(a) Bootstrap SVD for residual cFC, computed as the difference between empirical and simulated cFC: boxplot of the part of variance explained by the successive linear dimensions (top), average projection of data onto first dimension (bottom left) and relationship of this projection as a function of the average projection of empirical SC onto its first dimension (bottom right). (b) SVD of data from average subject, where empirical SC and FC are computed by averaging across subjects. Simulated FC is obtained by feeding the average SC to the different generative models, either in its original form or after artificially setting all homotopic connections to an arbitrary value. Top: part of variance explained by the successive linear dimensions; bottom left: average projection of manipulated data onto first dimension; bottom right: relationship of this projection with manipulated average SC.

https://doi.org/10.1371/journal.pcbi.1005031.g005

Second, we performed an SVD analysis in which simulated and empirical cFC were pooled together but on intrahemispheric connections only, as a way of excluding putative errors of prediction directly and explicitly related to interhemispheric connections. This analysis yielded a reproducible linear subspace with dimension 2. Nonetheless, compared to bootstrap SVD over all (intra- and interhemispheric) connections, the part of variance accounted for by the first dimension (corresponding to the dimension embedding the variability of generative models) increased from 51.5% ± 1.2% to 63.1% ± 1.0%, while the part of variance accounted for by the second dimension (which corresponds to the dimension hypothesized to bear the functional consequences of SC estimation errors) decreased from 12.2% ± 0.6% to 7.0% ± 0.4%.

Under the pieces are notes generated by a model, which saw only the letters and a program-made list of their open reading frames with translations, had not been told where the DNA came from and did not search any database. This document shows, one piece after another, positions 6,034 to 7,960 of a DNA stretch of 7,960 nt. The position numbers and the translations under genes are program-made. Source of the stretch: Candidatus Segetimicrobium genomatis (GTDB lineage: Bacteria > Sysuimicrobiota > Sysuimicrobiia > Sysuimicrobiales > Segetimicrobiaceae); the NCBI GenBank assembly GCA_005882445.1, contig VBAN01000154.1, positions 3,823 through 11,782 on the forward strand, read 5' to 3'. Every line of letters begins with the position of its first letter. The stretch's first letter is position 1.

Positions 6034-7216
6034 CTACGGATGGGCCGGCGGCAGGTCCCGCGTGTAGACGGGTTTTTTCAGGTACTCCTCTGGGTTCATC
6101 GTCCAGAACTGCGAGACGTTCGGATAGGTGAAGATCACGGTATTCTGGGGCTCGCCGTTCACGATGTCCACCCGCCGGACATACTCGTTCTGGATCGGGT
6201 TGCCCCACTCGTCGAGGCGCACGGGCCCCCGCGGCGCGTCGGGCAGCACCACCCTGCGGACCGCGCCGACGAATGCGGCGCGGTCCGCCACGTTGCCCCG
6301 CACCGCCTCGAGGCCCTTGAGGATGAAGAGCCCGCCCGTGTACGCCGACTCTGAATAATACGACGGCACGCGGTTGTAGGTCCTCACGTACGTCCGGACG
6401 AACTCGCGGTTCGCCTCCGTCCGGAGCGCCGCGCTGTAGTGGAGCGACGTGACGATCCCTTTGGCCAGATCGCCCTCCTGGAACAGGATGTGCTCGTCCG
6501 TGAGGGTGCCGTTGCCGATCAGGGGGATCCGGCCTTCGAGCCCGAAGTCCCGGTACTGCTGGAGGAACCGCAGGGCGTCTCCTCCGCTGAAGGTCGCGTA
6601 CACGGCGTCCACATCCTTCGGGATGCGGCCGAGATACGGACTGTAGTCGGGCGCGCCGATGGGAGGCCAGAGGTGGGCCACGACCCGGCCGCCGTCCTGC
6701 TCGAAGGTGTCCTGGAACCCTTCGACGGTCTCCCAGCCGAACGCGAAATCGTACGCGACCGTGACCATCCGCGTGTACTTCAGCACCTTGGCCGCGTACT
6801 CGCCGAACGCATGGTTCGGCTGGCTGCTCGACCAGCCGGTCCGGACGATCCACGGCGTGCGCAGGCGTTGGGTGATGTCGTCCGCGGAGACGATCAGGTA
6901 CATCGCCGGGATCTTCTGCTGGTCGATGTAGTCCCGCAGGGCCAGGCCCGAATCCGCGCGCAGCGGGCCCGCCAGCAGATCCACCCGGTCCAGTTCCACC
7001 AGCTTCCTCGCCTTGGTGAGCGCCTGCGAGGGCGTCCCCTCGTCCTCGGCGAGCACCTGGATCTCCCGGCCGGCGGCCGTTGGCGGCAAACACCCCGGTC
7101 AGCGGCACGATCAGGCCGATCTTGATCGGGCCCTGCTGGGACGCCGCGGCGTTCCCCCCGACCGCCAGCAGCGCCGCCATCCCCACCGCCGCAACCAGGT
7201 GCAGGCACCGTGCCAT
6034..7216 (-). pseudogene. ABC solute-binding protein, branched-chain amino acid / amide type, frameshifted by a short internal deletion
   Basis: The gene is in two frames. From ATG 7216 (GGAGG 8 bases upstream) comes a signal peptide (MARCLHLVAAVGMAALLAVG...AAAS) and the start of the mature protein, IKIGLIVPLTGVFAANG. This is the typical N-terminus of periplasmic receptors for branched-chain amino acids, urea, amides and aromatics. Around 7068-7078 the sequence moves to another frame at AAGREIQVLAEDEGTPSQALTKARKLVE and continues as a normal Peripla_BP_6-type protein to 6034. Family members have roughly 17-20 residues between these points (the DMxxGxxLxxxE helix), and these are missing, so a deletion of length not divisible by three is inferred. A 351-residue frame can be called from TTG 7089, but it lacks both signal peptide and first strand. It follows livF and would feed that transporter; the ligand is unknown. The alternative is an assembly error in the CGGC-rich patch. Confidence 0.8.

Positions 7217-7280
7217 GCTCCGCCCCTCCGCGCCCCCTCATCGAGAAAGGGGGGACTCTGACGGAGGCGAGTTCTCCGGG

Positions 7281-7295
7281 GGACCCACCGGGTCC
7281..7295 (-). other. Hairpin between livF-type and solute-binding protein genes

Even though we excluded interhemispheric data from the SVD analysis, this approach was not fully satisfactory, since simulated FC was generated to begin with by computational models taking interhemispheric information from SC into account. Thus we might expect that intrahemispheric simulated FC could also suffer from SC estimation errors concerning interhemispheric and homotopic connections. In order to further tackle this issue in a heuristic manner, we performed a new set of simulations and analyses restricted to SC and cFC averaged across subjects, as we could not afford an analysis on individual data at this stage given the heavy computational burden of the simulations [68]. This precluded further bootstrap analysis and thus made the results only descriptive, but we had a directed hypothesis and were only looking for confirming the impact of failing to detect homotopic connections on the observed discrepancies between empirical and simulated FC. We manipulated the average SC by artificially setting homotopic connections to an arbitrary value (0.5). Two new batches of simulations across all seven computational models were run in order to generate simulated matrices of FC as predicted from the original average SC matrix on the one hand and, on the other hand, from the modified average SC matrix. We hypothesized that adding homotopic connections would increase the variance explained by the first linear dimension and decrease that of the second one in a standard SVD analysis. We observed that adding homotopic connections increased the part of variance explained by the first dimension from 67.2% to 78.4%, while it decreased the part of variance explained by the second dimension from 13.3% to 7.7% (Fig 5b).